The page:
Imaging at a rate of one frame per second during the collection; now that's going to fill the old swear jar watching the NASA TV coverage...

QUOTE
Prior to the Checkpoint burn, the solar arrays are raised into the "Y-wing" configuration to minimize the chance of dust accumulation during contact, as well as provide more ground clearance in the case the spacecraft tips over (up to 45) during contact.


Finally, an answer to my unspoken question about why different illustrations show them in different positions; I knew the graphics folks are too good to be inconsistent.
mcaplinger
Didn't warrant a mention at http://www.planetary.org/blogs/guest-blogs...ience-deck.html but if you look at the last image in that post, you can see one of the MSSS cameras (Stowcam) on its raised bracket in front of PolyCam.
BYEMAN
First stage issues on recent Atlas V ISS resupply may have potential impacts to O-Rex.
mcaplinger
There are three Atlas V launches on the manifest before OREx, so it's a little early to worry about this. Worst-case, my understanding is that OREx has a backup launch window in 2017, but obviously using it would be very undesirable for cost reasons.
BYEMAN
QUOTE (mcaplinger @ Mar 30 2016, 05:13 PM) *
There are three Atlas V launches on the manifest before OREx, so it's a little early to worry about this.


Not true. Spacecraft shipment to the launch site is less than 6 weeks.
mcaplinger
QUOTE (BYEMAN @ Mar 31 2016, 11:37 AM) *
Not true. Spacecraft shipment to the launch site is less than 6 weeks.

I presume you're saying it's "not true" that it's early to worry about this. The Atlas launch manifest is a matter of public record. Next launch is MUOS-5, which was slipped from 5 May to 12 May for the OA6 anomaly investigation. I wouldn't expect that week to ripple forward all the way to OREx. http://www.spaceflightinsider.com/organiza...muos-5-mission/

If you have an actual source of information that says this is a concern, post it. The spacecraft won't be mated to the LV until about a week/10 days before launch if the Juno experience is any guide.

BTW, http://forum.nasaspaceflight.com/index.php?topic=39920.0 is the best source of information on the Atlas anomaly that I'm aware of.
Holder of the Two Leashes
Here is a story just out for the Atlas problem: Spaceflight Now - Narrowing list of suspects

QUOTE
To give the team ample time to figure out what went wrong and implement any corrective actions, the next Atlas 5 launch has been rescheduled from May 5 to May 12.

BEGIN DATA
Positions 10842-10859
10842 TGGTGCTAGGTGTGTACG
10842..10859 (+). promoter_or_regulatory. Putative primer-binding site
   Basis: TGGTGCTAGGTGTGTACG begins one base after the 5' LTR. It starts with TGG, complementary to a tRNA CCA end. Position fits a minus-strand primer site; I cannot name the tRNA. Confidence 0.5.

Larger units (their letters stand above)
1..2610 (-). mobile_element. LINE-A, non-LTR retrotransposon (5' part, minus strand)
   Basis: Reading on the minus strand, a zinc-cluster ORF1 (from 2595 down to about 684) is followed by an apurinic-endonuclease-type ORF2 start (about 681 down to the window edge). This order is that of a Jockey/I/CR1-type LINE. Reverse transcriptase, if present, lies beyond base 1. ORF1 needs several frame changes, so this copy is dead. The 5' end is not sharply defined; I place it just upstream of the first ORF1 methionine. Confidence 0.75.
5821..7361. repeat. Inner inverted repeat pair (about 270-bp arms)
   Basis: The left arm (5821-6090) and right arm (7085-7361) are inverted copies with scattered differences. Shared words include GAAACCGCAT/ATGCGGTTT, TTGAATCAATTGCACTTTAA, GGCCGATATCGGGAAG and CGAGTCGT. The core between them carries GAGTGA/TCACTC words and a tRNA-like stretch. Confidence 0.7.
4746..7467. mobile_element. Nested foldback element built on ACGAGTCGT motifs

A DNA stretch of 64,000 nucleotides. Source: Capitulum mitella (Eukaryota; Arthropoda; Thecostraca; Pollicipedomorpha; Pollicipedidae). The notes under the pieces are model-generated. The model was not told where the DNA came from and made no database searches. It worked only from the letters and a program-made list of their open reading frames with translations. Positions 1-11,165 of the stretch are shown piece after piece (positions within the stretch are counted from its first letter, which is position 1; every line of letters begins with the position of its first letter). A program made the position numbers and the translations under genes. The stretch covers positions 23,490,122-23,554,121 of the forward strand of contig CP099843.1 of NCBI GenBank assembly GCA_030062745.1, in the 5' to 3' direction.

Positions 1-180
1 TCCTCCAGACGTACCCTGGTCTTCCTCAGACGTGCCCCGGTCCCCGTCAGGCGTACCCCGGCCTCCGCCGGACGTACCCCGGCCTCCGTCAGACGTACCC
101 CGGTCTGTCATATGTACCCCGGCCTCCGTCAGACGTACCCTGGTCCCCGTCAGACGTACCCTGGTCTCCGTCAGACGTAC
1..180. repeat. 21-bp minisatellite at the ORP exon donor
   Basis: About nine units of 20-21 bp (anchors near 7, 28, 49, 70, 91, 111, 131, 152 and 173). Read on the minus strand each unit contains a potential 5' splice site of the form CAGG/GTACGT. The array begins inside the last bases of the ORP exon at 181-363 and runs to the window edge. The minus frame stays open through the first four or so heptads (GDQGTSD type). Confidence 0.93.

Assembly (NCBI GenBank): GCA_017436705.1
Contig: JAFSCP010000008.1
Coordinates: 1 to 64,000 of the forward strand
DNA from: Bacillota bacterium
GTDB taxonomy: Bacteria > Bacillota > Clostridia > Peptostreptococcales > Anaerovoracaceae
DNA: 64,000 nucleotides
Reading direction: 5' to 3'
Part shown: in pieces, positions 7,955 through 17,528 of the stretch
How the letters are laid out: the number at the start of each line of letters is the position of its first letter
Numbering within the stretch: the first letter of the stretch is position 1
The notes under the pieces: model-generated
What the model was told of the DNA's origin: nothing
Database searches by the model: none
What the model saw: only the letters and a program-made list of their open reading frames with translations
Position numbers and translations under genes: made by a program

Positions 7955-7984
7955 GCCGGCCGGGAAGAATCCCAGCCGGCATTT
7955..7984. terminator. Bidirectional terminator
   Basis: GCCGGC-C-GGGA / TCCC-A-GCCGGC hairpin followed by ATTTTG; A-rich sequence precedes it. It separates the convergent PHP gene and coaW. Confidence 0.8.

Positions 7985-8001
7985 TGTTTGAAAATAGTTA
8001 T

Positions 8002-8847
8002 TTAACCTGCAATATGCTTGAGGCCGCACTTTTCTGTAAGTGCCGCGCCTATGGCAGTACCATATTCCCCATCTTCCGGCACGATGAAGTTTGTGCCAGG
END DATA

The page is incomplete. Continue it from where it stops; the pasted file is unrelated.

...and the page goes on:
Also from the same website is their reported Launch Schedule, which shows Osiris-REX sitting comfortably at September 8th behind three other Atlas 5 launches (and as an aside Bepi-Colombo just got added to their list for January).

I'd really like to see this launch. It's going to have one single solid strap-on. Don't see that often.
stevesliva
QUOTE (Holder of the Two Leashes @ Mar 31 2016, 06:34 PM) *
It's going to have one single solid strap-on. Don't see that often.

I would not recommend googling for it.
Holder of the Two Leashes
LOL - I see what you mean.
bobik
QUOTE (Holder of the Two Leashes @ Mar 31 2016, 11:34 PM) *
(and as an aside Bepi-Colombo just got added to their list for January).

SpaceflightNow is not up to date. BepiColombo was silently postponed to a launch in early 2018.
BYEMAN
Next Atlas launch went indefinite.
BYEMAN
Looks like SBIRS GEO-3 will be leap frogging over O-REX to help preserve its launch period.
mcaplinger
MSSS TAGCAMS Camera System Performs Well in Thermal/Vacuum Test

http://www.msss.com/news/index.php?id=124
Holder of the Two Leashes
Todays Atlas V launch went perfect. Had more solid boosters and engine restarts to worry about than Osiris_REX will have.
Holder of the Two Leashes
The launch of OSIRIS-REX went perfectly. The spacecraft has deployed and is now on its way to Bennu.

Update: Confirmation that both solar panels have deployed.
ChrisC
Kind of surprised that this thread is so quiet. Anyway, thought you all might be interested in this report from an emergency response commander in the 45th Space Wing, writing about the SpaceX explosion (cough, deflagration) that occurred just days before the ORex launch:

"No sooner had we accomplished the securing of the pumps when I was approached by another one of our range users who explained they were losing pressure on the chillers at a neighboring launch complex. Without those chillers the spacecraft for the next launch would be lost. Needless to say at this point I had to reestablish our priorities and get a team working on a way to get our IRT into Space Launch Complex 41 to allow access for technicians to enter in order to make the necessary repairs. As we were reviewing the plan, word came in from Pad 41 that all of the pressures were lost and technicians had to get to the spacecraft immediately. This is a situation when good working relationships with our counterparts at Kennedy Space Center came into play. We were able to coordinate with the KSC EOC for access through their roadblocks and get the required support to the spacecraft in plenty of time to not only save the spacecraft, but to keep the planned launch on schedule. "

Yikes!

http://www.patrick.af.mil/News/Commentarie...e-eastern-range
stevesliva
Wow. Thanks for sharing that! I'm not clear on what those chillers were chilling and why it threatened OSIRIS-REX...?
mcaplinger
QUOTE (stevesliva @ Sep 12 2016, 06:35 AM) *
I'm not clear on what those chillers were chilling and why it threatened OSIRIS-REX...?

My interpretation was this was for the pad air conditioning. Losing A/C could cause contamination concerns but "losing the spacecraft" seems a little overdramatic to me.
Explorer1
First light images: http://www.nasa.gov/feature/goddard/2016/o...t-status-update

It's full of stars...